Windows Media Extender

Sep 16 2013

Review - Ceton InfiniTV6 PCIe Digital Cable Tuner

Ceton InfiniTV6 PCIe Digital Tuner Cable Card

Six is a good number – even better when it is equated to the number of tuners in your current HTPC. Obviously it is possible to get by with less, but after considering EPG overlaps, a couple children and the spouse – what was an impossible luxury not that long ago quickly becomes a celebrated necessity. With ClearQAM disappearing and ATSC difficult to master in some markets, it is hard to argue with the simplicity that a single Digital Cable Tuner (DCT) provides. Ceton InfiniTV6 PCIe Digital Cable Tuner card includes the ability to use an M-CARD CableCARD to record any channel you subscribe to from your Cable TV Provider. Ceton already released a four tuner PCIe, four tuner USB, and most recently an Ethernet six tuner device, missingremote.com review-- they knew they were missing something for the HTPC crowd. Following a very easy setup for the hardware and software and you will be off and recording copious amounts of TV, movies and commercials you will feel like your own media company. You may hear, “Back in my day we only had four channels to watch,” but to those older people I say, “Welcome to TV of today!”

Nov 30 2012

Review - Ceton Echo Windows Media Extender

Ceton EchoFor Windows 7 Media Center (WMC) users the Xbox 360 has long been the only actively produced choice to extend the experience to multiple TVs--until the Ceton Echo Extender for Windows Media Extender (MCX) hit the market. When we first saw the Echo it was a very different device, driven by an Intel Atom based system on a chip (SoC), and subsequently a larger and hungrier device than what we have today. The form factor has changed significantly as well, to a sleek device around the size of most modern home theater “streamers,” but the functionality promised (i.e. small, quiet, efficient MCX) when used with WMC has not. This is an important point to note when examining the Echo on its own, because much of the previous coverage also included mention of Ceton’s Q (a TiVo like device) which, had it survived the summer, could have provided additional capability beyond what is possible from the standard MCX experience.  With firmware releases bringing new functionality and fixes every few days it has proved difficult to nail down a definitive snapshot of the Echo’s long term capabilities; as retail availability is now upon us it is time to build on our first look and provide a current state update for the device.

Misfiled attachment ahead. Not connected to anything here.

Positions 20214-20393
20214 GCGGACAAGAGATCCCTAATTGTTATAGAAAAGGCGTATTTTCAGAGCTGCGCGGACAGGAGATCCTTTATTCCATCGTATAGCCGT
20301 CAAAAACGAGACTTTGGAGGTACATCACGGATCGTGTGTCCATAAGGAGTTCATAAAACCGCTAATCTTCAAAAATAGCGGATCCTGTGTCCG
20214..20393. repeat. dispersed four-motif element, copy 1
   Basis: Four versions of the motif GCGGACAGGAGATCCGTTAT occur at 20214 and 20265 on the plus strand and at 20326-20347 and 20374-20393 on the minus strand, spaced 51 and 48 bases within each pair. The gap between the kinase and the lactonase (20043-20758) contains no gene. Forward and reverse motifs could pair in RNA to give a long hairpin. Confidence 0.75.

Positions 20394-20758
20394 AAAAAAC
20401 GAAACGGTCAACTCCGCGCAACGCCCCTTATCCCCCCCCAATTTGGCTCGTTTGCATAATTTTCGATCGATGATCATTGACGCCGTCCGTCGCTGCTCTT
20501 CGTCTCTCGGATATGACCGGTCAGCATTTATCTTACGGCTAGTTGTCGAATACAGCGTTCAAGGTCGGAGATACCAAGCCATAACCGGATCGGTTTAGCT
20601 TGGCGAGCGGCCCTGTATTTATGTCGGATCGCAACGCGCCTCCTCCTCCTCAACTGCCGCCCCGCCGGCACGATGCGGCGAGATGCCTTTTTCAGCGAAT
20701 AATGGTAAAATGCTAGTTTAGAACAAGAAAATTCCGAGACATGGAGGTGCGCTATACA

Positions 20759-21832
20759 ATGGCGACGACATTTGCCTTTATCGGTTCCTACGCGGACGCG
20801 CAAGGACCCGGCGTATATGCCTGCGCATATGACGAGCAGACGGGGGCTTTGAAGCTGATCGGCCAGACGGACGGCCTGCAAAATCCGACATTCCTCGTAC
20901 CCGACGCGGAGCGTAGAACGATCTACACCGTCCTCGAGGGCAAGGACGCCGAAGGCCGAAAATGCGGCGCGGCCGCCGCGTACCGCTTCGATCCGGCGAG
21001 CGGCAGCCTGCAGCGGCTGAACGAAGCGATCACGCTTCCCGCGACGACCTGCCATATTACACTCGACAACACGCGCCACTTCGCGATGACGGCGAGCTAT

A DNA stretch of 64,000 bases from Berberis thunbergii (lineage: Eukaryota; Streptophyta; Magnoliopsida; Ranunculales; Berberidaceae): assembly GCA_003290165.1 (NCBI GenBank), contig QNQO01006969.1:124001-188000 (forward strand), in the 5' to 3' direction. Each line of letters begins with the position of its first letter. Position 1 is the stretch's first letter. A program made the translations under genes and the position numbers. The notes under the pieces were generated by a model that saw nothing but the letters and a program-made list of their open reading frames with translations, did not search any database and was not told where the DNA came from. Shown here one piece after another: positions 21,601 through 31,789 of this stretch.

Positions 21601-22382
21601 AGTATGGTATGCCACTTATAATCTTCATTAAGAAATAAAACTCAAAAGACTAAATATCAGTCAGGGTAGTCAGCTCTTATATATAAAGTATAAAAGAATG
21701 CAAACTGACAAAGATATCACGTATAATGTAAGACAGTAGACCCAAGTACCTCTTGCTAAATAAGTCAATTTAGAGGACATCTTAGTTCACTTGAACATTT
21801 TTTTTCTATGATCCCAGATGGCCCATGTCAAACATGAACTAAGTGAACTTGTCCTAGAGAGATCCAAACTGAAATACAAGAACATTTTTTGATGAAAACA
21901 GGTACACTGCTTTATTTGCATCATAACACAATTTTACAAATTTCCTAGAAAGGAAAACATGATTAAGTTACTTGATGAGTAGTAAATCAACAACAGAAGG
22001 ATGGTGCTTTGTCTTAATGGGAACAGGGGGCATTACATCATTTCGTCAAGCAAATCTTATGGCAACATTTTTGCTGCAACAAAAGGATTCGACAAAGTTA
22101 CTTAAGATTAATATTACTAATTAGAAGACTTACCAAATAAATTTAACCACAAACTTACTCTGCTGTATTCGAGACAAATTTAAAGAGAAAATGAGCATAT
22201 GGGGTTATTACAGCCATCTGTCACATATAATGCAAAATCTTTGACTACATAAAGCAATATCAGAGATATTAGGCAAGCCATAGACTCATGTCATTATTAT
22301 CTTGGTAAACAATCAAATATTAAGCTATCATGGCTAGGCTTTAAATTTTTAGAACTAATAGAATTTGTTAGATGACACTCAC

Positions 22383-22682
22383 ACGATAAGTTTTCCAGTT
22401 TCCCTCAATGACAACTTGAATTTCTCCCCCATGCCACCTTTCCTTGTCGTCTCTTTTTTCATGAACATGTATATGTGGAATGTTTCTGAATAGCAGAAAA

Nov 02 2012

Review - First Look - Ceton Echo Windows Media Extender

Ceton EchoThe XBOX 360 has ruled the Windows Media Center (WMC) extender market since it killed off third-party completion with the release of Windows Vista, but for many the brutish gaming console’s size, appetite for electricity, and unpleasant noise levels made it unwelcome in the A/V stack. With a lithe chassis, miserly power consumption, and a modern system-on-a-chip (SOC) offering the potential for proper HD file support the Ceton Echo could be just the thing to breathe fresh life into Microsoft’s aging platform. Our sample just arrived so it has not been run through the wringer yet, but since the hardware is set and pre-orders starting it is worth taking a look to getting a basic understanding of what the Echo has to offer. Check back later for our full review when the software is finalized.

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